Readings~ Ephesians 5:1-9~Luke 11:14-28Douay-Rheims translation.  Sorry, I couldn’t find a search engine which would link directly to the verses, so I linked to the chapters.  The site is an intra-textual concordance which allows you to search for the highlighted words and phrases-i.e., where they are used elsewhere in the Bible.  May of the resources listed below, especially the sermons, are prefaced with the Scripture reading of the day.

Aquinas’ Lectures on Ephesians 5Read the first four Lectures.  (They may be a bit difficult for some).

Devout Instruction on the Epistles and Gospels Online book.  Text begins at middle of page, so you may have to scroll down slightly.  Contains both the Gospel and Epistle reading, with instructions, prayers, meditations.

Notes on Ephesians 5:1-9Based upon St Thomas Aquinas’ Lectures on Ephesians.

Bernard de Picquigny’s Notes on Ephesians 5:1-9Actually contains his notes up to verse 12

Homily on the EpistlePrefaced by reading.

Homily on the Gospel Prefaced by reading.  Text begins near bottom of page; scroll down to find.

On the Miserable State of the Relapsing SinnerA homily on Luke 11:14.

On Invalid ConfessionA homily on Luke 11:26.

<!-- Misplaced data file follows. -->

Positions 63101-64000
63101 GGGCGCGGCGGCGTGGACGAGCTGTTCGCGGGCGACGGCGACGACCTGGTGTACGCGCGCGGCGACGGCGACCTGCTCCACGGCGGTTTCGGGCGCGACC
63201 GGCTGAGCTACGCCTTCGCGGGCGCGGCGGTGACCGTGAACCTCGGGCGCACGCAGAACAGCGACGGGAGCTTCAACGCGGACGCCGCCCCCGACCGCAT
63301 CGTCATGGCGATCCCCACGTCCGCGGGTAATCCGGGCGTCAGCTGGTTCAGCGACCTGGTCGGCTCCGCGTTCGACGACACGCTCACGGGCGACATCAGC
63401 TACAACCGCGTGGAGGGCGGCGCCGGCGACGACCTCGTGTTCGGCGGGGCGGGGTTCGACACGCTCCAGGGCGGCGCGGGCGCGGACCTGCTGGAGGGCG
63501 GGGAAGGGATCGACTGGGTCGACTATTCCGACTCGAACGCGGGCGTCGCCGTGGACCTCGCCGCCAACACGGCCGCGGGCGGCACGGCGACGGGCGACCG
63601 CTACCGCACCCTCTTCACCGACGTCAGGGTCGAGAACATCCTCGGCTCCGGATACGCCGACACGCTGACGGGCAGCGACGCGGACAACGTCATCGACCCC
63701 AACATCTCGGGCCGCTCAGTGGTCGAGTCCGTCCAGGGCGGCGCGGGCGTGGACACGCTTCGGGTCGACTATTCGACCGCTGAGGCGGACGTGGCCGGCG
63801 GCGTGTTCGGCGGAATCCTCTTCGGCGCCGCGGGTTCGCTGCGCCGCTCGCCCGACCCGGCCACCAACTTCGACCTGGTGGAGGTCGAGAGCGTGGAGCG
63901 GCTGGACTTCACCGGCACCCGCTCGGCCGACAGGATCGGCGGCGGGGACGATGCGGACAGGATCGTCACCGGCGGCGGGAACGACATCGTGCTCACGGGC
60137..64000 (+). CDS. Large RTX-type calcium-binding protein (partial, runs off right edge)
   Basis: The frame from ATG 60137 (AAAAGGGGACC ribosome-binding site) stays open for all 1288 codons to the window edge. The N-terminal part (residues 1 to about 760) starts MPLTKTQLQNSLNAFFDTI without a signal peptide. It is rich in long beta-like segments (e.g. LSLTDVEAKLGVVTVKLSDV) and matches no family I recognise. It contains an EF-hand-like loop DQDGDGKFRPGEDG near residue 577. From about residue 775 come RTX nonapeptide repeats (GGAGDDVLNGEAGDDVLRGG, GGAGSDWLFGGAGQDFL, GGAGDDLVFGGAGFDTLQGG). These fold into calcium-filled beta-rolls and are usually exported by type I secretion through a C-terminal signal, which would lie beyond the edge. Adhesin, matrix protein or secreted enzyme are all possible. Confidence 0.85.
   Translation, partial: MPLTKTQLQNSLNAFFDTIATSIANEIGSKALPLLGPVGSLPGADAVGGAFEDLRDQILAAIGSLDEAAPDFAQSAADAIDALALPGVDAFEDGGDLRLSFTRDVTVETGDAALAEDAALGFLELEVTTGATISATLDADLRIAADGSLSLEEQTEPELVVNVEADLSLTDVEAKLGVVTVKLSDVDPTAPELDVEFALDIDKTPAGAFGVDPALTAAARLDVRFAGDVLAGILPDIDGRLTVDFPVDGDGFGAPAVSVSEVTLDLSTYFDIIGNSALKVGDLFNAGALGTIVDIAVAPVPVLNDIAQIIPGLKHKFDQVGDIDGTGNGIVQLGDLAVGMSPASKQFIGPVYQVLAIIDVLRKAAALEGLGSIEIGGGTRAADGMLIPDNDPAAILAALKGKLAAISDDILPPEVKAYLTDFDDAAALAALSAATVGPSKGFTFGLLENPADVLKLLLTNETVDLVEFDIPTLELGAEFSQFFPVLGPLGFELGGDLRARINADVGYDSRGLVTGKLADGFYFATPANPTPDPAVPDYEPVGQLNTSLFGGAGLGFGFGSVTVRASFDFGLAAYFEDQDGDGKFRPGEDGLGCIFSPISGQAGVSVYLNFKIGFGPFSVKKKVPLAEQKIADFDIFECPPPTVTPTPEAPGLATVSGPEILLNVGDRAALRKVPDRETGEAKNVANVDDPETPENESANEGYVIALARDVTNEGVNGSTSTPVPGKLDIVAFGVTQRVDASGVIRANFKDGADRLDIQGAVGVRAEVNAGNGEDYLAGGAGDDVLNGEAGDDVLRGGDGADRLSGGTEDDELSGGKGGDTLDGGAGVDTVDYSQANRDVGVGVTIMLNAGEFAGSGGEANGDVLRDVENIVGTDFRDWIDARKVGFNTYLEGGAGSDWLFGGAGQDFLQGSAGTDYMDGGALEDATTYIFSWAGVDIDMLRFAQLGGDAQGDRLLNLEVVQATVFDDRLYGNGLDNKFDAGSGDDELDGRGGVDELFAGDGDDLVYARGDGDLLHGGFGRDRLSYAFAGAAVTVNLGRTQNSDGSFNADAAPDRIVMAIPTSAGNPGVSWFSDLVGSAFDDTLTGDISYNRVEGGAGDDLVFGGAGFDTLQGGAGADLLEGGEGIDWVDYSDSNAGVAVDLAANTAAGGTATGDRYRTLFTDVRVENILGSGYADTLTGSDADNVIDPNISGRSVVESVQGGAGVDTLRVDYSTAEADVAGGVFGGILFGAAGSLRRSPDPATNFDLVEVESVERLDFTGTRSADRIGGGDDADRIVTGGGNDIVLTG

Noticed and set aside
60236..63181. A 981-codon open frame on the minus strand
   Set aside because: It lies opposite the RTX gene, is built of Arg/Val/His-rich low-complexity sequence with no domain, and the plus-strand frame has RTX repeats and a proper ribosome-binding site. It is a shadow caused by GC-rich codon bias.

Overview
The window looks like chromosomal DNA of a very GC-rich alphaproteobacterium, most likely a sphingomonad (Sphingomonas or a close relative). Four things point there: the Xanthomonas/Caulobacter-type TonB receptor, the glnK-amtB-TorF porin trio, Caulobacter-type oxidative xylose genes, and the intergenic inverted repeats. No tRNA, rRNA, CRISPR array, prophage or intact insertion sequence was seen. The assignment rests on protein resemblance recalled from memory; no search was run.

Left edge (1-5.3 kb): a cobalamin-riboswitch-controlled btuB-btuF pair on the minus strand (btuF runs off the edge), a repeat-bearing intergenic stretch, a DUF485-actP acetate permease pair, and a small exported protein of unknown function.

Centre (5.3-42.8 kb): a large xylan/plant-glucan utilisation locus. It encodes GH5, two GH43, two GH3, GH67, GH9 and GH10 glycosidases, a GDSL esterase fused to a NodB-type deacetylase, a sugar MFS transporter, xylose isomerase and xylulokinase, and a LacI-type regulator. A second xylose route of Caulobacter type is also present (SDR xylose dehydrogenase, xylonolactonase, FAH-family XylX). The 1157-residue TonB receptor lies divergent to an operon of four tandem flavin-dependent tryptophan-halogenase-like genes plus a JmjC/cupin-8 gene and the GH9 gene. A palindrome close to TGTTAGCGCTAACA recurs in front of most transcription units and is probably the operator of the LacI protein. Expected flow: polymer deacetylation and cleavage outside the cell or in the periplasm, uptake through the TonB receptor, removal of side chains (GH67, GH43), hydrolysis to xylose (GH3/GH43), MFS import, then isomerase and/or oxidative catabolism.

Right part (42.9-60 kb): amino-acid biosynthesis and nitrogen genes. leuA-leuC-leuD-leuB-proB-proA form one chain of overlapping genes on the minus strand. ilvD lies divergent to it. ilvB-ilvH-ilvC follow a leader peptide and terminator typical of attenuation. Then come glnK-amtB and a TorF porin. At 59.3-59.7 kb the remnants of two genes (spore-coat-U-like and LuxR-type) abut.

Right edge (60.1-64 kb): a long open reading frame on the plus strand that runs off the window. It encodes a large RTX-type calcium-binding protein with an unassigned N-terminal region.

On The GospelA homily by St Bede the Venerable.  Prefaced by reading.

CovetousnessSermon outline based upon Eph 5:5.

Delusions About PenanceSermon outline based upon Eph 5:8.

The Two StandardsSermon outline based upon Luke 11:23.

Hearing the Word of GodSermon outline based upon Luke 11:28.

Aquinas’ Homily Notes on the EpistleThe Walk of the Righteous and of the Wicked.

Aquinas’ Homily Notes on the GospelOn the cast-out devil.

Posted in Bible, Catechetical Resources, Catholic, Devotional Resources, fathers of the church, Latin Mass Notes, liturgy, Notes on Ephesians, Notes on Luke's Gospel, Quotes, SERMONS, St Thomas Aquinas | Tagged: , , , , , , , , , | 1 Comment »

Bernard de Picquigny: Notes on Ephesians 5:1-9 for the 3rd Sunday of Lent (Extraordinary Form of the Rite)

Posted by Dim Bulb on March 4, 2010

In this chapter the Apostle urges in detail the exercise of Christian charity and purity, and of mutual kindness and affection In Christian marriage.

5:1  Be therefore imitators of God, as sons most beloved;
5:2  And walk in love, as also Christ loved us, and delivered himself up for us an oblation and victim to God, for an odor of sweetness.

1.  Be imitators of God.  The Syriac, “Be therefore like God.”  This follows from the concluding words of the last verse, God has for Christ’s sake forgiven youAs sons most beloved, for the sons, as a rule, are dearest to the father, who most resemble him.  God forgives, and loves to do good; be you also forgiving, and do good when you have the power.